Thursday, May 25th, 2017

Dr. Short receives International Service Award

Posted: Thursday, April 13, 2017

Dr. Nathan Short, assistant professor of occupational therapy at HU, received the American Occupational Therapy Association (AOTA) International Service Award at the 100th AOTA National Conference in Philadelphia, Pennsylvania. The conference took place on April 1. This new award was created to recognize occupational therapy practitioners who have made a global impact through service and global advancement of the profession.

“It is truly humbling to have received the International Service Award and my sincere hope is that it will lend credibility and increase international opportunities for the occupational therapy doctorate program (OTD) at Huntington University.” Short goes on to say that “the award really belongs to our department as a whole, as well as the many students who trained, raised support, and traveled to serve individuals with disabilities.” Short joined Huntington University in 2014 and has been an integral part of the growth and success of the OTD program. Short has served with Wheels for the World in Romania, Haiti and Guatemala.

“The ultimate goal of the Wheels for the World team is to share the hope of the Gospel message with individuals with disabilities – that they are known and loved by God – as well as provide custom seating devices to allow improved functional mobility and participation in their community,” stated Short.

Since August of 2014, HU’s OTD program has established international experiences in three countries with over 50 students serving globally.

Short was nominated for the International Service Award by Dr. Ruth Ford, associate dean of Health Sciences and OTD director at HU, for his collaboration with Wheels for the World, which has established cross-cultural service learning opportunities for HU’s OTD students.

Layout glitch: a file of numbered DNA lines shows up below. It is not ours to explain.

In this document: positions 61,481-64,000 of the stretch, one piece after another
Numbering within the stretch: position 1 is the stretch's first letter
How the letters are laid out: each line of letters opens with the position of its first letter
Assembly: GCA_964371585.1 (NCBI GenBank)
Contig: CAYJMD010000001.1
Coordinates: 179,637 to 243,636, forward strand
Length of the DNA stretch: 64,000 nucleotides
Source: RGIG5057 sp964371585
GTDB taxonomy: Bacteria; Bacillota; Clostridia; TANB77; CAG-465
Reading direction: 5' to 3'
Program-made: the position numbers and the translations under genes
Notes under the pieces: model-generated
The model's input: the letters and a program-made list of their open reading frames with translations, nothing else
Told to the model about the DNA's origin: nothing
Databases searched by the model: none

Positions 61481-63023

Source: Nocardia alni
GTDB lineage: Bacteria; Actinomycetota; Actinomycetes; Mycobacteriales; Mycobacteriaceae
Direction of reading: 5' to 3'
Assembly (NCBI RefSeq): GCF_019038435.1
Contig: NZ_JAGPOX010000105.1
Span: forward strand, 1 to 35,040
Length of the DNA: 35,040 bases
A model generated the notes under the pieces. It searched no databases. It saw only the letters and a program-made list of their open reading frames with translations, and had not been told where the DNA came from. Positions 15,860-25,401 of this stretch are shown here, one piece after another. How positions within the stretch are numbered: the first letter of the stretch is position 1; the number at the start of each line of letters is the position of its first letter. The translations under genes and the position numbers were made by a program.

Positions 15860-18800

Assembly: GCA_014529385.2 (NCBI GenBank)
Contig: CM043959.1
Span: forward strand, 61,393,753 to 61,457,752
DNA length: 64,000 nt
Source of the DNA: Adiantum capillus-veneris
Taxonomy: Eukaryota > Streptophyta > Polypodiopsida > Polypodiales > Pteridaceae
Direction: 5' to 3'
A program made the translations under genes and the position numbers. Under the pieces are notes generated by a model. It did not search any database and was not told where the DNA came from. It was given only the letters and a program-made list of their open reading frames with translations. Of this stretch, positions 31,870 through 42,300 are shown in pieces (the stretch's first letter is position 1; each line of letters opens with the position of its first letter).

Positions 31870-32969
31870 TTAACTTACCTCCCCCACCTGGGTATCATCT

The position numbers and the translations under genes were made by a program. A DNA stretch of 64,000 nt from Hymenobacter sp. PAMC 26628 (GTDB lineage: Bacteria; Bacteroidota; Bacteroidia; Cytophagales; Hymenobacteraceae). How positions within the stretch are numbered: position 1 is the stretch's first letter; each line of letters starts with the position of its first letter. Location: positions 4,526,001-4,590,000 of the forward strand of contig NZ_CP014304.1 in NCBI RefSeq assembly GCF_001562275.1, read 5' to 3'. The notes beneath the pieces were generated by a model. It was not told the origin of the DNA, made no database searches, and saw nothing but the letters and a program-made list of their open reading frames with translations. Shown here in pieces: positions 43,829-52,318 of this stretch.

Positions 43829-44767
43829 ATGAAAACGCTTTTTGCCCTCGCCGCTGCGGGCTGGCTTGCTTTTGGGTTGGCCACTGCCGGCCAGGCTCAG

“Dr. Short’s implementation of the international J-term experiences to Haiti and Guatemala aligns with the service-learning and hands-on experiences that the doctorate of occupational therapy students value highly,” said Ford. “The service projects of working with mobility issues in a third world country address not only cultural competency but also working with others through creative adaptation of medical durable equipment.”

Huntington University’s OTD program began in 2014 and has been ranked number one out of 450 OT schools in the United States by GraduatePrograms.com. HU’s doctoral program in occupational therapy promotes students’ development in faith, health, leadership skills, advanced practice, research and professional service. Students complete clinical experiences in Indiana, across the country and internationally. For more information, please visit www.huntington.edu/graduate/occupational-therapy.